week, Isla Mujeres will commemorate the 171st anniversary of it
founding as the town of Dolores. This is my translation of an article
about the island's early settlers written last year by Fidel Villanueva
Madrid, the town historian. LINK to original post in Spanish.
On the occasion of the 170th
anniversary of the Foundation of the City of Isla Mujeres, I will
present below some information about that event, which is part of an
extensive work that took me many years to structure, until I achieved
what is considered a study on the origin of the population and the
settlement of this town.
going fully into the subject, I will make, at the request of some
readers, a clarification on two of the most important dates recorded in
the History of Isla Mujeres which are the Spanish Discovery and the
Foundation of the City, which are sometimes confused with one another.
A). - In the case of the Spanish Discovery, it occurred in March of the year 1517.
- The Foundation of the City of Isla Mujeres was in August 1850.
other words: There are three hundred and thirty-three years (333),
between one event and another. It is essential to be very clear about
this, because for each of those dates a series of historical events was
generated that all islanders should know.
Let's now read about the Foundation of the City of Isla Mujeres.
As a very brief background, I will note that until 1847 Isla Mujeres
was a lonely place off the eastern coast of the Yucatan Peninsula, and
that no one would have supposed that a year later there would be a human
settlement, where before the silence was only broken by the sound of
the sea and the the murmur of the breezes in the palm trees, in a song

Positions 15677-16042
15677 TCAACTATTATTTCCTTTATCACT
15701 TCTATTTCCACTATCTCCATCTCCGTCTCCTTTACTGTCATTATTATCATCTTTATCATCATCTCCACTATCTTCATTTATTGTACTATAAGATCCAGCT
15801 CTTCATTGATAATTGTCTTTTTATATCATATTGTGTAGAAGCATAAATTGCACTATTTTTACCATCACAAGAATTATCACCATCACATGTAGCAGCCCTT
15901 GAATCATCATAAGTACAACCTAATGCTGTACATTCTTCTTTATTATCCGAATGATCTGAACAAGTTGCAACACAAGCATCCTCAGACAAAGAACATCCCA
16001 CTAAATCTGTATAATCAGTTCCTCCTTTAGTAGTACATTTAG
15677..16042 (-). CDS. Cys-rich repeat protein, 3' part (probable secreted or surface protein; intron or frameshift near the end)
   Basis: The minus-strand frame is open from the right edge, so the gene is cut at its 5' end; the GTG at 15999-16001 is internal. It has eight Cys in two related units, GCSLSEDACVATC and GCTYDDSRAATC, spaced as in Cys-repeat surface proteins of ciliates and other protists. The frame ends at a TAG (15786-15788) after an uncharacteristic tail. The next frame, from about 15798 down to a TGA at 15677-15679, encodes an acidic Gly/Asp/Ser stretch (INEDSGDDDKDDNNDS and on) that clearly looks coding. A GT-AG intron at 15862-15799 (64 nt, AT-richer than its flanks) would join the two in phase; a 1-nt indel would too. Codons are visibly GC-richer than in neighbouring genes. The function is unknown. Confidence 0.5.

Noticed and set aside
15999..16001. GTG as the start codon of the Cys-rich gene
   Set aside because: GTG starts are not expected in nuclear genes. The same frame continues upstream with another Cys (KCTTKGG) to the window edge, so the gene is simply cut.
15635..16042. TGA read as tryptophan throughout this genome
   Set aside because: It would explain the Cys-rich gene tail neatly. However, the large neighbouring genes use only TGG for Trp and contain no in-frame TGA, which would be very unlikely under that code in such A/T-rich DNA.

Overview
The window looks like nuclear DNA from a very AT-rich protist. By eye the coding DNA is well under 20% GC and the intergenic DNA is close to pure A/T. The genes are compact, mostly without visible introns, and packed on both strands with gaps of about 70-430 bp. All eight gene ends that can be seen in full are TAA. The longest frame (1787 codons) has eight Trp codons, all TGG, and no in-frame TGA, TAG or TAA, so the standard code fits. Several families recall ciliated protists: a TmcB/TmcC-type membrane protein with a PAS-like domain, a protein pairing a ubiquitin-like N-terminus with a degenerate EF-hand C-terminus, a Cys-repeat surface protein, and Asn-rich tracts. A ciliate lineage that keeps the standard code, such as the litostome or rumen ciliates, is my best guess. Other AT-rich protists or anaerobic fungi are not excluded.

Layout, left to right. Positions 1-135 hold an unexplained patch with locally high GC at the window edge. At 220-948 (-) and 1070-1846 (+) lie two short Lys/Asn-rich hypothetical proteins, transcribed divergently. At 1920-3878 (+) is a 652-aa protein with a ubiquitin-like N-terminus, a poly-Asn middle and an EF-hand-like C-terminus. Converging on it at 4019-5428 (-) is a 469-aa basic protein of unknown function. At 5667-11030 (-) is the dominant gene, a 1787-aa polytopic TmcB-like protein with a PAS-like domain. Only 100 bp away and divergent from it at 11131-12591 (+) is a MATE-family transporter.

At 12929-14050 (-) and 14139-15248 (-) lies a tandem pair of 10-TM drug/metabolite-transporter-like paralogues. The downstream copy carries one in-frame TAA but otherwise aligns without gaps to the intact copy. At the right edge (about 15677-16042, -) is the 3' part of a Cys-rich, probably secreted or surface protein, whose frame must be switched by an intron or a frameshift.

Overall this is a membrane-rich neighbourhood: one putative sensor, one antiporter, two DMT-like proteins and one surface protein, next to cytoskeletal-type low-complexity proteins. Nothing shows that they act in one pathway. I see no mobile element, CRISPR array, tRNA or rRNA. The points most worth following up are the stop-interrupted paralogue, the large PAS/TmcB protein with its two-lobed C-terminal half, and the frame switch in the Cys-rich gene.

of nature that seemed eternal.
However, political tensions among the Yucatecans of that time,
whose upper class lived in opulence thanks to exploitation of the Maya,
would unleash a bloody struggle that would modify the political
geography of Yucatán.
The truth is that during the three centuries of Spanish colonialism
the Mayans rose up several times, but they were always subdued. But on
this occasion, the uprising scored resounding successes that put the
Yucatecans on the run, when the wealthiest went to foreign places to
take refuge, while those who did not have money to go further were left
in the Mexican ports.
The unstoppable advance of the Mayans and their resounding
triumphs in combat were due to the supply of arms and ammunition they
received from the British in Belize. Thanks to this, by the beginning of
1848, only Campeche, Mérida and Valladolid were not in their power; and
by March of that year, after almost three months of siege, Valladolid
fell, the most important city in eastern Yucatan, where thousands of
inhabitants had found refuge who were from other communities held by the
After Valladolid fell, the rebels turned their attention on
Mérida, which they did not take for reasons attributed to the arrival of
the sowing season, since they abandoned the battlefront that they had
in place on the outskirts of that city.
In the case of the repopulation of Isla Mujeres, the debacle of
Valladolid had a lot to do with it, since the people were unable to
flee to Mérida or Chemax because the roads were busy, so they tried to
escape to the north, towards the coast, doing so in chaos. At the end
of that month of March, hundreds of these desperate people arrived at a
place called El Cerrito, a promontory with pre-Hispanic ruins that was
surrounded by water, where they defended themselves against harassment
by the Mayans, who tried by day and by night to approach the raised area
of land, and were repelled by the stones and sticks of the occupants,
who didn't have weapons. There was no hope that troops would arrive to
help them, because when Valladolid fell the soldiers of the National
Guard had deserted, after months of being besieged, without water, food
and salaries. Not to mention the volunteers.
Returning to the north coast of Yucatán, I will say that it was
until the end of April when ships from Cuba and Campeche transferred the